Cape Air received final approval for a one-year trial to use Boston Waterboat Marina located at 66 Long Wharf for docking purposes. The move comes just after the FAA and Coast Guard authorized seaplane flights between Boston Harbor and New York’s East River.
Releasing a memo this week, the Boston Planning and Development (BPDA) Board voted in favor of amending the license agreement held with Boston Waterboat Marina (BWM). BWM currently uses approximately 250 square feet of land and approximately 96,625 square feet of water sheet on the northside of Long Wharf.
The amendment will allow for short-term docking, passenger loading and disembarking of the seaplanes over a one-year trial period. Flights will be limited to four scheduled daily trips. Cape Air will be the sole service provider during this pilot program period. The airline and the BWM must meet on a monthly basis with abutters – including ferry operators and other affected parties to discuss any potential issues.
Each seaplane can carry nine passengers. In New York, the planes will dock at 23rd Street in Manhattan and flying time would be about one hour.
Seaplanes will not be permitted to dock overnight at Long Wharf and there will be no on-site fueling. BPDA board member Ted Landsmark questioned where fueling would take place and if an appropriate site had in fact been chosen with Dennis Davis, Deputy Director for Commercial Leasing and Industrial Development responding that none had been chosen as of yet.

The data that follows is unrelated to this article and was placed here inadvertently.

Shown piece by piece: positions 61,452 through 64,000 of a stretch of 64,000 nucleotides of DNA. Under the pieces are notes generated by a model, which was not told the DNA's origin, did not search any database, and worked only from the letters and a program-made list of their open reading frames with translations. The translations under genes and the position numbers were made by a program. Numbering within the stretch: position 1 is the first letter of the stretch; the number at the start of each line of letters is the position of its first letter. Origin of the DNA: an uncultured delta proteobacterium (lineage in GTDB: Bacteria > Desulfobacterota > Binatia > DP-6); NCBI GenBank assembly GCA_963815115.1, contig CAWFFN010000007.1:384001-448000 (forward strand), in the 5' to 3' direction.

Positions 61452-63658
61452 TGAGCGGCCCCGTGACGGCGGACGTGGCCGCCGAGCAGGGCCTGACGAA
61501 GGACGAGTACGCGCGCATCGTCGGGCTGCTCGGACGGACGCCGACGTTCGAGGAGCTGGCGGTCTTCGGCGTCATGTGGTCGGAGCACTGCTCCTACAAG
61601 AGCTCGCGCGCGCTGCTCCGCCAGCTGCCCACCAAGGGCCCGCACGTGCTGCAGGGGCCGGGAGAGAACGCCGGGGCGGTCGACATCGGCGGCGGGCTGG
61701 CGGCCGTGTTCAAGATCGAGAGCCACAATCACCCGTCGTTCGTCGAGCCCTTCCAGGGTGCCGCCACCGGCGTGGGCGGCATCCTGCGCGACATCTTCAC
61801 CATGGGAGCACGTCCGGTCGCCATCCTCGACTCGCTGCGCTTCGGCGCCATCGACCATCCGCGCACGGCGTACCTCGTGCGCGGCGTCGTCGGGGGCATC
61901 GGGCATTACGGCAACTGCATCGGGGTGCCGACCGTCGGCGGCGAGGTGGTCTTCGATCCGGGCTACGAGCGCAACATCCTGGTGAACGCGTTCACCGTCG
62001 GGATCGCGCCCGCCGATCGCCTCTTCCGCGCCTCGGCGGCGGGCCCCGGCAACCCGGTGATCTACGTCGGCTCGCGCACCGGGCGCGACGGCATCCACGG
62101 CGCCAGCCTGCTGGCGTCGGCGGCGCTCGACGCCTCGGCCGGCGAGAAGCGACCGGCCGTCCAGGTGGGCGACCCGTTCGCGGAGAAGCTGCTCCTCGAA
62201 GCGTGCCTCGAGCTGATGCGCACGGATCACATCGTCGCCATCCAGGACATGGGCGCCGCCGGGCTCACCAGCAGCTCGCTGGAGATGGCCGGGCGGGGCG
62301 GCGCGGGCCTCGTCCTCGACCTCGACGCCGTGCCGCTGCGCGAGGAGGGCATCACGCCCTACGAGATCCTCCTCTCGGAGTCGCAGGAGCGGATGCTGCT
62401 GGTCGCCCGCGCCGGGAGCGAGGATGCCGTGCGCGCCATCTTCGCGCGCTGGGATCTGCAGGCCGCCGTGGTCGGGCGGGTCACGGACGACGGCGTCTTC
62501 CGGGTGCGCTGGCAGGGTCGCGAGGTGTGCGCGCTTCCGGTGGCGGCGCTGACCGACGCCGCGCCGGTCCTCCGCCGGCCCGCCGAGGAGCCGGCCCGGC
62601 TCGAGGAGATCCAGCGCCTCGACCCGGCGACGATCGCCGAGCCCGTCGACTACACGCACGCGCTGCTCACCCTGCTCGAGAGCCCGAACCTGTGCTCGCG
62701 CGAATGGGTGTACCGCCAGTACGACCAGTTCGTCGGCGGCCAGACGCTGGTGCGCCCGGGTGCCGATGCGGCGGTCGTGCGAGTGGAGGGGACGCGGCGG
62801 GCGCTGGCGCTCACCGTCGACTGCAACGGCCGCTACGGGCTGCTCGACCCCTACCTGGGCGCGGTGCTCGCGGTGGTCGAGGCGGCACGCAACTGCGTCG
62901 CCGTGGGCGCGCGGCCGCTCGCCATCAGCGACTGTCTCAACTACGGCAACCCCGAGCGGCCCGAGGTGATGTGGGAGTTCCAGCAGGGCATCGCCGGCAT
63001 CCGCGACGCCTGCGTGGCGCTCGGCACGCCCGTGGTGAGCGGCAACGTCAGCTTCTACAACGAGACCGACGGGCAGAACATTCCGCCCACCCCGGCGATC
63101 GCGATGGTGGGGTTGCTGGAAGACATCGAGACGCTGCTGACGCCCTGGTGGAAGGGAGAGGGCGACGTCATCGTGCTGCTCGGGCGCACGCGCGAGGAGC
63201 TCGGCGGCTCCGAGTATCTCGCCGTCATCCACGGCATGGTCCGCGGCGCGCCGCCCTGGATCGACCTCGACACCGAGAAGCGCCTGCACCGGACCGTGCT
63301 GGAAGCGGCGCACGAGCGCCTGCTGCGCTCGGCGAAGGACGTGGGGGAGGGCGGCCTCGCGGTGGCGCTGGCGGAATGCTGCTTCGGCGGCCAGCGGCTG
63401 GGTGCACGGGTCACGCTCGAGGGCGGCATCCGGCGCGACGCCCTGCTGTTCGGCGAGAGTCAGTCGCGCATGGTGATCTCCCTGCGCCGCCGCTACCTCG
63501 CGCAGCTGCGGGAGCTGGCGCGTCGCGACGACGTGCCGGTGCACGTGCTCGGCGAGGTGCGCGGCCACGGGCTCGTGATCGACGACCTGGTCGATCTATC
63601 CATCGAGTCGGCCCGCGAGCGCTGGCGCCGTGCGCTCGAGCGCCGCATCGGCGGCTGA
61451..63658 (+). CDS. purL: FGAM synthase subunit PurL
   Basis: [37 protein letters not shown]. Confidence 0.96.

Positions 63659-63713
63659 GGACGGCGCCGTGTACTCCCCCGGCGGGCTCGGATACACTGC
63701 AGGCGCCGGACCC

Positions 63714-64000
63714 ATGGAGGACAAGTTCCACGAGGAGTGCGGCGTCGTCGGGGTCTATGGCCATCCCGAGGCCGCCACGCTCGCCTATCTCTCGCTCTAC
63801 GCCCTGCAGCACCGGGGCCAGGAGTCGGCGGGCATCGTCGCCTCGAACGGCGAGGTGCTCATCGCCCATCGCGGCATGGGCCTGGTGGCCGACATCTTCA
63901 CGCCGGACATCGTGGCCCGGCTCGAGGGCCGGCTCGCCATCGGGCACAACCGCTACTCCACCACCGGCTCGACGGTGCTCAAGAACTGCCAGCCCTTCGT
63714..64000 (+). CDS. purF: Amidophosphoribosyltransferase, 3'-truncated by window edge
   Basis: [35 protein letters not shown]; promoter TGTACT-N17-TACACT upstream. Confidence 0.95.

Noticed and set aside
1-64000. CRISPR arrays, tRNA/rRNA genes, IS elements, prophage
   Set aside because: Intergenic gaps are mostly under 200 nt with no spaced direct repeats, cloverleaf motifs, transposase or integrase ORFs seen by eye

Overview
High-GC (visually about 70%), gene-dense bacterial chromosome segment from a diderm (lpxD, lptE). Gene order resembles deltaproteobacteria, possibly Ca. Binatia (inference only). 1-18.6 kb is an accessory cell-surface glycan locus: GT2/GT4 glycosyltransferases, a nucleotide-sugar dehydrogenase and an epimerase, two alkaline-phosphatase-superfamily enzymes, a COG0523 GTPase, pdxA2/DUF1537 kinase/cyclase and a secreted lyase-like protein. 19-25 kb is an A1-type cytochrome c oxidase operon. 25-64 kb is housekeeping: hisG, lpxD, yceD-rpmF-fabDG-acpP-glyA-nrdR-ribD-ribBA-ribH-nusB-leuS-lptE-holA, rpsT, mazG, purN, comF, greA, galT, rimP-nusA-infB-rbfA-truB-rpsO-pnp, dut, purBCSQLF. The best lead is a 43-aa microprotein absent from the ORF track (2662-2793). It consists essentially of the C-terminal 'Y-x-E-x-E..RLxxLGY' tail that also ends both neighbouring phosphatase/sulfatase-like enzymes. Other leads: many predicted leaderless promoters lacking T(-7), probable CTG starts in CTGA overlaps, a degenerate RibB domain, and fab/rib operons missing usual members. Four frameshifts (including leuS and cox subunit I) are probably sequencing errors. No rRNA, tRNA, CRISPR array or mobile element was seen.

Flight schedules will be subordinate to existing ferry schedules, with planes required at all times to yield the right of way to ferry traffic in order to ensure no interruptions or delays in service.
At an information session held in January, many in attendance had questioned the logistical and operational feasibility of using three moorings in the mooring field between the harbor and the dock, which would provide an informal “channel,” keeping seaplanes clear of maritime fairways and approaches.
Cape Air was also repeatedly questioned on quality of life issues such as noise levels, with Senior Vice President Andrew Bonney citing City ordinance compliance and a successfully completed sound study. Safety had also been a concern including the threat of accidents such as collisions at sea. Cape Air CEO Dan Wolf repeatedly stating the company’s track record and due diligence.
This information session was followed up with an appearance before the WDC (Wharf District Council) in May, where similar issues were raised. Cape Air had been hoping to begin operations in summer, but an official schedule has yet to be released.